"Fifty years ago, the three funniest writers in the English language were named Shaw, Mencken and Muggeridge. Today, they're named Thompson, O'Rourke and Christopher Buckley.Read this book and you'll die laughing. But as Wrong-Way Kennedy said, 'What a way to go.'"
-- Tom Wolfe
"Funny and devastating."
-- Entertainment Weekly
"Clever, erudite, sophisticated, funny and flip. Buckley shows that his antennae are ever alert to the absurdities in our world."
-- Cleveland Plain Dealer
"Buckley's comic muse -- and as Wry Martinis attests, he is one of the rarest specimens in his generation of that endangered species, the authentically inventive comic writer -- adorns the Benchley-Thurber line of social observation. He is probably the most versatile practitioner of that tradition today.... Wry Martinis has an astonishing range, all the way from the history of the miniskirt to the language of the New American Bible."
-- Boston Globe
is the perfect title for this intoxicating volume--though Christopher Buckley pretends he had a hard time coming up with it. But as his fans know, effortless superiority is Buckley's main m.o. In this collection of 20 years' of occasional pieces for such magazines as the New Yorker
and the New Republic
, he ranges from deadpan parody to devastating takes on all manner of American preoccupations, from celebrity to fly fishing to the Times
bestseller list. (No. 2 in Advice, How-to, and Miscellaneous: " Becoming God
, by Beepah Doolik. Self-deification in a single afternoon.") Usually all it takes is a single sentence to set Buckley off. In 1994, when USA Today
announced the expected launch of a 24-hour conservative cable network, he happily riffed on morning, afternoon, and nighttime programming. Suffice it to say that between 9 and 11 a.m., Phyllis! With Phyllis Schafly
will hold the screen. That day's episode? "Pacific tuna fishermen explain how dolphins commit suicide by hurling themselves into the nets; also: how to tell if your son is queer." (Please head straight to page 12 for further listings.)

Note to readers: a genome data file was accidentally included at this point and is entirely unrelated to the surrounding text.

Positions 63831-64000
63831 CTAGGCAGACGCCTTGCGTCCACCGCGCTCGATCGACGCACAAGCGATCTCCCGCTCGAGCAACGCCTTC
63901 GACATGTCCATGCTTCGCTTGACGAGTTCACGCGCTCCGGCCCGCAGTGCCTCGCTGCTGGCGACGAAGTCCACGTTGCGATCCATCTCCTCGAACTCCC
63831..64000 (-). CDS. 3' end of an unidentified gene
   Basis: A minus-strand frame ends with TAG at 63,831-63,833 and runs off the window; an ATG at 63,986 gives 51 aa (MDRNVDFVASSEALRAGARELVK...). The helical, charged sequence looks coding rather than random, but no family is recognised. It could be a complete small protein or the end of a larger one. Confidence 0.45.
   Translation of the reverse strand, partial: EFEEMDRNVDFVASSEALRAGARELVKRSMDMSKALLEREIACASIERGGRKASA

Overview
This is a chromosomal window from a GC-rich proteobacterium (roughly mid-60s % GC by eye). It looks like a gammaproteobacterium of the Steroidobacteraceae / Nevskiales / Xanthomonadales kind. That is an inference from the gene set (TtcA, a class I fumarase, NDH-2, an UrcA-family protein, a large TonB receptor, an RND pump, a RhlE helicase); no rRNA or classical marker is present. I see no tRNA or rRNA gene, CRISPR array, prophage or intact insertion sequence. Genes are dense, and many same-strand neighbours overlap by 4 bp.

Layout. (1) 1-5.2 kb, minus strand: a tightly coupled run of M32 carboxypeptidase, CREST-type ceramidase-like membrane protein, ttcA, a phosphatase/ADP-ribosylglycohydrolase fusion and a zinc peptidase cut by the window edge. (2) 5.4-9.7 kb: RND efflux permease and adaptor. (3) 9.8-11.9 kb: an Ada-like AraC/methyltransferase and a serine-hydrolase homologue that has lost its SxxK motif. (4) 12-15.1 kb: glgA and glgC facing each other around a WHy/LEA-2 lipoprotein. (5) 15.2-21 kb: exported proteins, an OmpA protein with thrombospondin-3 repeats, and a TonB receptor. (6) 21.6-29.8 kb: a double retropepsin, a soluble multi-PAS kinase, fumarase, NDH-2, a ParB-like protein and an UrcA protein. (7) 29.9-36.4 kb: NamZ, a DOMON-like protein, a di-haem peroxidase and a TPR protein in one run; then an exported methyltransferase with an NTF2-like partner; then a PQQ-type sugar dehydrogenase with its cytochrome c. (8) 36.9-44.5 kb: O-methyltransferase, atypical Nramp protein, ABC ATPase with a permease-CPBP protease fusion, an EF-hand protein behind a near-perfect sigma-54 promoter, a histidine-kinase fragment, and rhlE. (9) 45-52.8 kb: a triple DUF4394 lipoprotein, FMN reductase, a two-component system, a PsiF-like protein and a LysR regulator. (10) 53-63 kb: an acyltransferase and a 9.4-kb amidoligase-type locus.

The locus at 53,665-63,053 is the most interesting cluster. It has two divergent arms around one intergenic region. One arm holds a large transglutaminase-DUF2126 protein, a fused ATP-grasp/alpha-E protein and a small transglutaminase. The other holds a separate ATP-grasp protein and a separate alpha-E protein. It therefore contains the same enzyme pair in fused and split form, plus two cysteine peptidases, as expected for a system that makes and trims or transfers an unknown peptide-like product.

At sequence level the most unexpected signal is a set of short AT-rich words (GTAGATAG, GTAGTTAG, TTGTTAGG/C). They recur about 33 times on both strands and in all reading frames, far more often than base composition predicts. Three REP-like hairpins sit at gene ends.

Not that our provocateur doesn't have his serious side, too. It shows up in his explorations of his own military envy, asthma, and cluster headaches, but also in some unlikely zones--including a sympathetic profile of Eppie Lederer, better known as agony aunt Ann Landers. (When Eppie tells Buckley that her husband left her, "an eyebrow arches, the right dimple deepens like a Florida sinkhole.") And then there is "My Own Private Sunday School," two pages on talking to his 6-year-old daughter about belief and death. Of course, even here the mischief-maker shines through, since the beginner's Bible Buckley buys is sorely lacking in verbal panache: "The chapter about the Roman discovering Jesus' empty tomb is titled 'Surprise!'--which is sort of cute, even if it does make a pretty crucial New Testament event sound a bit like a panel from Where's Waldo?" Buckley is ever on the hunt for our foibles and endless absurdities; and despite his seemingly straight-up hilarity, his method requires the utmost skill, imagination, and--oddly enough--affection. --Kerry Fried
n the most inebriating humor book of the year, the author of Steaming to Bamboola and The White House Mess goes straight for the funny bone with essays and mischief that includes such gems of gullibility as the pope's appearance on Oprah, O.J. Simpson's search for a new apartment, the true story behind Whitewater, and so much more. Illustrations.